“We are involved in an ideological struggle against people who murder the innocent to advance a point of view,” said former US president George W Bush, in an exclusive interview to Hindustan Times . “I believe India is an important antidote to that.”
Bush, in the interview, revealed that his enthusiasm for the country remained undimmed. “India is a great example of a country where religious freedom promotes a peaceful society,” he said.
Indians are “incredibly bright” and endowed with great entrepreneurial ability. For these and other reasons, said Bush, he pursued the nuclear deal with India with such vigour, and expanded the Group of Eight to include India.
“The Indo-US civilian nuclear deal liberated us from the bonds of the past once and for all,” he said. “The deal basically said: ‘We recognise India in a different light.’”
In his view, the fact that it would help India get access to nuclear power was important but secondary.
Bush even ascribed to India an economic clout that many Indians would not claim. “I expanded the Group of Eight and made it the Group of 20 to bring India to the table,” he said.
Why? “You cannot have a meaningful discussion about the future of the world and how to deal with the financial meltdown without India,” he replied.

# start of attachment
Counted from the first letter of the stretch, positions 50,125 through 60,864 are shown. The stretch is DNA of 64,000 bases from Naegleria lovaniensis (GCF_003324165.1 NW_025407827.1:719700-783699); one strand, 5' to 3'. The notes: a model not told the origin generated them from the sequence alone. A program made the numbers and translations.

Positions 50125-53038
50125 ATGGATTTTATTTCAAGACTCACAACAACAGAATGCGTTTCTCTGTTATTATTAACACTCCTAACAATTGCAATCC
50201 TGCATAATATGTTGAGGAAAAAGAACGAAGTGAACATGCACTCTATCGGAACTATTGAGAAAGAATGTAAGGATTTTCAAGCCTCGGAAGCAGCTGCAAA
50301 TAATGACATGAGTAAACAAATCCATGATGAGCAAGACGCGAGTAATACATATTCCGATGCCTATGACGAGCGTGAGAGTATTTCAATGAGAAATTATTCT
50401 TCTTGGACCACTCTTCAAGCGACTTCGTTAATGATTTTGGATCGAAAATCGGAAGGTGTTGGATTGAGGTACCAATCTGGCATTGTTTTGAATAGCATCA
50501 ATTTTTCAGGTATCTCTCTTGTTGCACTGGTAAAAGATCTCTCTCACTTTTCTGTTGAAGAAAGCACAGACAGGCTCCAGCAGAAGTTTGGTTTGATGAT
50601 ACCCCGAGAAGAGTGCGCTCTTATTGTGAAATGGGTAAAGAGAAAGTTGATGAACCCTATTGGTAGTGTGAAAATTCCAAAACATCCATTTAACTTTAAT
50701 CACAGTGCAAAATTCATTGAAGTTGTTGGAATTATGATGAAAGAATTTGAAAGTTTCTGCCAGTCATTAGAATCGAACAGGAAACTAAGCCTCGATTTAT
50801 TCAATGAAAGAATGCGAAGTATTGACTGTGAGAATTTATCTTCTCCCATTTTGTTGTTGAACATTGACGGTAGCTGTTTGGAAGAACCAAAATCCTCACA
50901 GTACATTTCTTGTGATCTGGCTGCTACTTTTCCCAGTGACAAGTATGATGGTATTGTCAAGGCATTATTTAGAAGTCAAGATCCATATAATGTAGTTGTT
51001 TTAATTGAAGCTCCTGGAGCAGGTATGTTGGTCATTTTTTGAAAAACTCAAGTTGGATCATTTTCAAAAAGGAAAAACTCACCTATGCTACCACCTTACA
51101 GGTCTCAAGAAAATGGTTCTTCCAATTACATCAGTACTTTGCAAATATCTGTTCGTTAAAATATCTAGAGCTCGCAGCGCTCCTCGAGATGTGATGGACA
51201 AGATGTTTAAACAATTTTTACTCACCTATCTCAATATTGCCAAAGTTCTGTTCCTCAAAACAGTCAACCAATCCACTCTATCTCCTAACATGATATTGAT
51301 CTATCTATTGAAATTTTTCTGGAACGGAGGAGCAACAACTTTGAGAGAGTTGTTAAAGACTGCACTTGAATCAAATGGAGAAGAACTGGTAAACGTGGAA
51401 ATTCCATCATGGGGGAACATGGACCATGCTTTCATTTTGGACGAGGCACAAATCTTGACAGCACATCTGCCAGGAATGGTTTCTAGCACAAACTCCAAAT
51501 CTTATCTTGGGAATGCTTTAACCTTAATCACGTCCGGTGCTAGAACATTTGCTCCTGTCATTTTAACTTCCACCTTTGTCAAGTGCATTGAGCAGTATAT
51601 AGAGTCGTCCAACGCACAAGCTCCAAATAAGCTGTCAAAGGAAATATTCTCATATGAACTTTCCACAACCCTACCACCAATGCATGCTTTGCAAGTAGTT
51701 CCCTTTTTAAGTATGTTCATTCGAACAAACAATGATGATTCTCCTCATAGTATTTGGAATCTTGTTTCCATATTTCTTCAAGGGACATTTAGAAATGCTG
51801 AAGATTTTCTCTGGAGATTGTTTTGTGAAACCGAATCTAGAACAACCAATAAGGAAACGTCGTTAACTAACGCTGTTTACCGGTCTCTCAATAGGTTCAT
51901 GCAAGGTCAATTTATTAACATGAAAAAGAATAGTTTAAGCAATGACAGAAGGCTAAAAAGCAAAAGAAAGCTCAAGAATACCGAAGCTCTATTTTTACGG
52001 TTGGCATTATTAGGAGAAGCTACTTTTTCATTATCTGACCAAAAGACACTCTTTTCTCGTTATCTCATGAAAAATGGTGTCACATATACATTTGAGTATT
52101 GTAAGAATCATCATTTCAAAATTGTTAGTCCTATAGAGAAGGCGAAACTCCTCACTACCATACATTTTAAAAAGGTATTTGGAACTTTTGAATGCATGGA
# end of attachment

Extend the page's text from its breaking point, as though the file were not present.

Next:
When the present recession ends, Bush speculated, historians will say it was because countries like India led the way out. “No one would have said that 20 years ago,” he said.
He spoke glowingly of the Indian-American community.
“They have made lasting contributions to economic growth because of their creativity,” Bush said.
“India sets a really good example for countries which wonder if a multi-religious society can be at peace,” he added. He noted that India had a large Muslim population living in harmony with people of another religion.
Bush said he bonded very well with PM Manmohan Singh, who appealed to him ideologically. “He would be very vocal about India’s interests,” said Bush. “At the same time, we would be explicit about our shared values.”
In a convivial mood, about to leave to meet his “old pal” Singh, Bush also spoke of the book he is working on about his presidency. “It will be a book about the environment in which I had to make some tough calls,” he said. “And then it will leave it to the reader to make up his own mind as to what he would have done.”
It’s as close as he gets to the controversies that surround his years in the Oval Office. “It takes a while for history to be true,” he said.
But his India policy won’t need post facto certification. The special Indo-US relationship he built will be continued by all future US presidents, he believed, and already saw President Barack Obama doing so. “I believe the world is better off when Indians and Americans work closely together,” he said.